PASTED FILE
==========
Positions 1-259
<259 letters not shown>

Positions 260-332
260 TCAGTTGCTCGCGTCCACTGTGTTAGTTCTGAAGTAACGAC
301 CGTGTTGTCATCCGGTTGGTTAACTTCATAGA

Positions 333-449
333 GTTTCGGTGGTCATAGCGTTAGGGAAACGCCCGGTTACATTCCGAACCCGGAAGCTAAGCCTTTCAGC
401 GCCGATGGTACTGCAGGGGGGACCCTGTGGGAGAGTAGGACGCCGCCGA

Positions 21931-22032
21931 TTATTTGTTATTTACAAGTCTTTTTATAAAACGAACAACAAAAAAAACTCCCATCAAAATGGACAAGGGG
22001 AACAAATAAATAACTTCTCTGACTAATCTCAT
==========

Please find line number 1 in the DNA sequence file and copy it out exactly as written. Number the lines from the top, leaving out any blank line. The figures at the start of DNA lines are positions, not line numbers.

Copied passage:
Positions 1-259